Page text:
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Fine-tuning Language Models over Slow Networks using Activation Quantization with Guarantees
Jue WANG · Binhang Yuan · Luka Rimanic · Yongjun He · Tri Dao · Beidi Chen · Christopher Ré · Ce Zhang

Tue Nov 29 09:00 AM -- 11:00 AM (PST) @ Hall J #621
Communication compression is a crucial technique for modern distributed learning systems to alleviate their communication bottlenecks over slower networks. Despite recent intensive studies of gradient compression for data parallel-style training, compressing the activations for models trained with pipeline parallelism is still an open problem. In this paper, we propose AQ-SGD, a novel activation compression algorithm for communication-efficient pipeline parallelism training over slow networks. Different from previous efforts in activation compression, instead of compressing activation values directly, AQ-SGD compresses the changes of the activations. This allows us to show, to the best of our knowledge for the first time, that one can still achieve $O(1/\sqrt{T})$ convergence rate for non-convex objectives under activation compression, without making assumptions on gradient unbiasedness that do not hold for deep learning models with non-linear activation functions. We then show that AQ-SGD can be optimized and implemented efficiently, without additional end-to-end runtime overhead. We evaluated AQ-SGD to fine-tune language models with up to 1.5 billion parameters, compressing activation to 2-4 bits. AQ-SGD provides up to $4.3\times$ end-to-end speed-up in slower networks, without sacrificing model quality. Moreover, we also show that AQ-SGD can be combined with state-of-the-art gradient compression algorithms to enable end-to-end communication compression: All communications between machines, including model gradients, forward activations, and backward gradients are compressed into lower precision. This provides up to $4.9\times$ end-to-end speed-up, without sacrificing model quality.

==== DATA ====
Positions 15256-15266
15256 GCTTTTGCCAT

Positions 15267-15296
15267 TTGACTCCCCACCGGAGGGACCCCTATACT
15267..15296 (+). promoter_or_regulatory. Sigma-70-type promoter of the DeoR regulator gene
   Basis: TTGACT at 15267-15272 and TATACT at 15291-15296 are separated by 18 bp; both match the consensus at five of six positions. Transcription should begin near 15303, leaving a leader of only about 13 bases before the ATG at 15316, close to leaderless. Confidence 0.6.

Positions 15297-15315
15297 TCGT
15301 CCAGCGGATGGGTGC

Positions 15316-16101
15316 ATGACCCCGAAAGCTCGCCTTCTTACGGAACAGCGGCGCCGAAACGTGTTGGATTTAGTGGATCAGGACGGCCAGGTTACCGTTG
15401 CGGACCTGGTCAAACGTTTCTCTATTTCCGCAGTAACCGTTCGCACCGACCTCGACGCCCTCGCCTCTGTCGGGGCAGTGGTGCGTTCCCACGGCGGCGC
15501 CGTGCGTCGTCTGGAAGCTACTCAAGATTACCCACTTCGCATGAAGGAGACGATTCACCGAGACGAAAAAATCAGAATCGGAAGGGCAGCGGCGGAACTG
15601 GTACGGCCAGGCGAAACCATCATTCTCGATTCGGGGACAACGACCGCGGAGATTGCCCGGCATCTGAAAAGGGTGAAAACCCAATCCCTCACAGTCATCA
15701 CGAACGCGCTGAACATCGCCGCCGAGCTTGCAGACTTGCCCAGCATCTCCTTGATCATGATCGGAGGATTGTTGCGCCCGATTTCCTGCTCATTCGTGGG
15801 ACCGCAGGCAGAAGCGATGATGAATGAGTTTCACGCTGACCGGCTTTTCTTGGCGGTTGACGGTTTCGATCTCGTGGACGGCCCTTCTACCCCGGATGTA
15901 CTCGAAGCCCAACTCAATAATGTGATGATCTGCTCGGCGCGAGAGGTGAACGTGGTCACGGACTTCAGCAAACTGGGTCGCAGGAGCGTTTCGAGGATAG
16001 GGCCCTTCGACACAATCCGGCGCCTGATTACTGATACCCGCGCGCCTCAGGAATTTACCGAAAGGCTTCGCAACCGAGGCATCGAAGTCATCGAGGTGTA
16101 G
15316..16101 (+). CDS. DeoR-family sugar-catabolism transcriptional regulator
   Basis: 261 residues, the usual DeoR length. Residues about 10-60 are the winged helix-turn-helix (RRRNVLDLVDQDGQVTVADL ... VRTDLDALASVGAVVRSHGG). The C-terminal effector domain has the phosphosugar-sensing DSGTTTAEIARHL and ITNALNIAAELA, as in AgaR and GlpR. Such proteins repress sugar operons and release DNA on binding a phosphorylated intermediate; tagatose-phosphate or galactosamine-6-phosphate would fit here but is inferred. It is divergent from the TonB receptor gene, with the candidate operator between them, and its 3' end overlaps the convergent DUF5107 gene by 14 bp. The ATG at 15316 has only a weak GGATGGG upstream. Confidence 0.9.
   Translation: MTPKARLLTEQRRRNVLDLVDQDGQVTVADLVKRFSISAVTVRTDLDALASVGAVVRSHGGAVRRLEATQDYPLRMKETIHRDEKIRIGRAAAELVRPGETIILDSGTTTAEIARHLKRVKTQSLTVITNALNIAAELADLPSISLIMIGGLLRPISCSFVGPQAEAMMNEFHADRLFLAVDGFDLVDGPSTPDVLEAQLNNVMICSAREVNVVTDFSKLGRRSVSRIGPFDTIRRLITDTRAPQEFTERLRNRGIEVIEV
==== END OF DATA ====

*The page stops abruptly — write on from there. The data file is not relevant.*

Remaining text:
Author Information

Jue WANG (Zhejiang University)
Binhang Yuan (ETH Zurich)
Luka Rimanic (Google)
Yongjun He (ETHZ - ETH Zurich)
Tri Dao (Stanford University)
Beidi Chen (Stanford University)
Christopher Ré (Stanford)
Ce Zhang (ETH Zurich)

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